So, how do you make sure your writing remains fresh and engaging? To begin with, look for these four lead weights bogging down your story and eliminate them:
  • Awkward wording (syntax) – the written word should flow as smoothly as a spoken conversation
  • Excessive adverbs – delete all but those your story can’t live without
  • Lackluster verbs and adjectives – your thesaurus is your best friend, but don’t go overboard
  • Unnecessary detail – give readers just enough to spark their imaginations but not so much that they lose track of the story

Genre, pacing, and voice will naturally differ from author to author. Some books will have short chapters, others long. Some will be written in first person, others in third. There is no specific kind of book that is guaranteed to hook readers. What is important is that you write your story, whatever that entails, but once it’s written, it’s essential that you take your manuscript through an intense revision process to make sure it isn’t drowning in humdrum writing.

(Here's more on fixing your pacing problems)

What Do I Mean by Clean Writing?


I’m not talking about making your book ‘G-rated’. Rather, a clean manuscript means it is free of typographical errors: spelling, grammar, missing words, capitalization, punctuation, etc. Far too many otherwise good manuscripts end up in agents’ recycle bins because the authors skimped on the proofreading process.

The most common problems I see are:
  • Homophones – words that are spelled the same but have different meanings (ie. two, too, to)
  • Commas – master the rule of comma usage, and your editor will love you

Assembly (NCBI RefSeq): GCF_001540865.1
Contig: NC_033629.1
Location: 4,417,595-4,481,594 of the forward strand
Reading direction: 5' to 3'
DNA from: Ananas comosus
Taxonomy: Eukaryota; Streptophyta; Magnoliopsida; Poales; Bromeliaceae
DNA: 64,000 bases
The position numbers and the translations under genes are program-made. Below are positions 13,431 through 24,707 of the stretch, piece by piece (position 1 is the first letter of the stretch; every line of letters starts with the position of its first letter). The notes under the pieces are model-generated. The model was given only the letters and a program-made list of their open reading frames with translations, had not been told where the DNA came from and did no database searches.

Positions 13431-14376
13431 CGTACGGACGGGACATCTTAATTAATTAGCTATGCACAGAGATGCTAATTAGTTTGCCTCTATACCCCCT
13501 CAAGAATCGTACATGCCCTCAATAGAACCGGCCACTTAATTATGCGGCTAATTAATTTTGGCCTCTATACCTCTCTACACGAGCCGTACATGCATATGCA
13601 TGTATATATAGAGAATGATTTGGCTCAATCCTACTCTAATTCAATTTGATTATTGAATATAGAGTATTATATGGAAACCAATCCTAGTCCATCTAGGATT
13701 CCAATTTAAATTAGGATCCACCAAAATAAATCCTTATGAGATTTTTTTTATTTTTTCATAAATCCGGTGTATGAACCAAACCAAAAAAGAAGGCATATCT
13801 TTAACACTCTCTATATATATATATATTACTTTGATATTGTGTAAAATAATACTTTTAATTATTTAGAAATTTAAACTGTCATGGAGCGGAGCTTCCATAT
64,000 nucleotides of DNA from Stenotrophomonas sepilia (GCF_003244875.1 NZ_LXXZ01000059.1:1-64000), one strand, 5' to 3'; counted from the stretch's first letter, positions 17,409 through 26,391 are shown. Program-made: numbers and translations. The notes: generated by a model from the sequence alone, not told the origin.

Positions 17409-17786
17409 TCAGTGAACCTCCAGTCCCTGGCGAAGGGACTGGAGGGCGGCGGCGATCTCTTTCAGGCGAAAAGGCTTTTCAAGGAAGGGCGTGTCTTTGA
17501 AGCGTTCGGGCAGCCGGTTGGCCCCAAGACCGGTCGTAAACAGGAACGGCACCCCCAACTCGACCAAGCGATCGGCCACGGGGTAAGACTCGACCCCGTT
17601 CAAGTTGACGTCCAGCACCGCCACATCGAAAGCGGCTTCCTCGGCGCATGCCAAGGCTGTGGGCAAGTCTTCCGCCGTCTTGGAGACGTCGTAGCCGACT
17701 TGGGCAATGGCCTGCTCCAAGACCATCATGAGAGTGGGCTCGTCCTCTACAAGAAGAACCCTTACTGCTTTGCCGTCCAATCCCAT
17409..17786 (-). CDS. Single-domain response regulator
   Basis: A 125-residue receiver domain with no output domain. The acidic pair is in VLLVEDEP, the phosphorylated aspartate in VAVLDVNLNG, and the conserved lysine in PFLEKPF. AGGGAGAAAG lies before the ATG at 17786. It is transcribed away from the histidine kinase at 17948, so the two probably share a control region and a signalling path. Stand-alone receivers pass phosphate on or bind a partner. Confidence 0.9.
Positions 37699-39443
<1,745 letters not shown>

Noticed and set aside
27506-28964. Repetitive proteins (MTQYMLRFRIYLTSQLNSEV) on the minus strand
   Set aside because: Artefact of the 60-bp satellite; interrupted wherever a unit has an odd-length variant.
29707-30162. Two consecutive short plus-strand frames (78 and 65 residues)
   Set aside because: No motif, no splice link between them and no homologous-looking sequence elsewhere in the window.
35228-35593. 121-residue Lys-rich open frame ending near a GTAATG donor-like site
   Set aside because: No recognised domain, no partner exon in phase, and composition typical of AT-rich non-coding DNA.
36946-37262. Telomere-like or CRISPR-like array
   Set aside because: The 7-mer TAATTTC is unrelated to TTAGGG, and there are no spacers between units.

• Hyphens, en dashes & em dashes – Each has its own purpose
  • Tense – past or present, be consistent

If you think you’re a good proofreader, think again. I am a college English instructor and a professional book editor. I have been editing other people’s work for many years, but I never rely on my skills to proofread my own books. I always hire a professional. Why? Because by the time my book is ready to be proofed, I have read the manuscript dozens of times. I’m too close to it. I simply cannot see the mistakes anymore.

Our brains have the uncanny ability to fill in the blanks, so to speak. When we read something with which we are familiar, our brains know what the words should say and what the sentences should look like, even when they don’t. Our brains actually “fix” the problems, and we are not even aware of it.

Whenever I reach the point where I feel like my book is finished, I print it out on paper and read the entire book out loud – with a pen in my hand. As I read, I make revisions in the text. I’m listening to make sure each sentence reads smoothly, that the dialogue sounds natural, and that there are no spots that would trip up a reader.

Another technique is to have someone else read the text to you. However, you might be hard-pressed to find someone willing to do this. So, an alternative is to record you reading the book and then play the recording back to yourself.

So, step one to creating a dazzling page-turner is to make sure your writing is compelling and clean. My next post (in May) will be “5 Sure-fire Fun-Suckers” (say that ten times fast), the most important things you should avoid while writing your book.

About The Storytellers

12-year-old Elena Barrios' father has AIDS, a new disease in 1991 with a 100% fatality rate. Rather than face certain ridicule and ostracism, Elena tells her friends anything but the truth, fabricating stories about her father being a writer and researcher. But the reality is that Elena resents her father’s illness and can’t face the fact that he is dying. When she is befriended by a woman named Ang who tells stories about her own father, Elena is transported into these stories, allowing her to experience them first hand. With Ang's help, Elena gains the courage to stand up to the bully at her school, mend her relationship with her father, and finally say goodbye.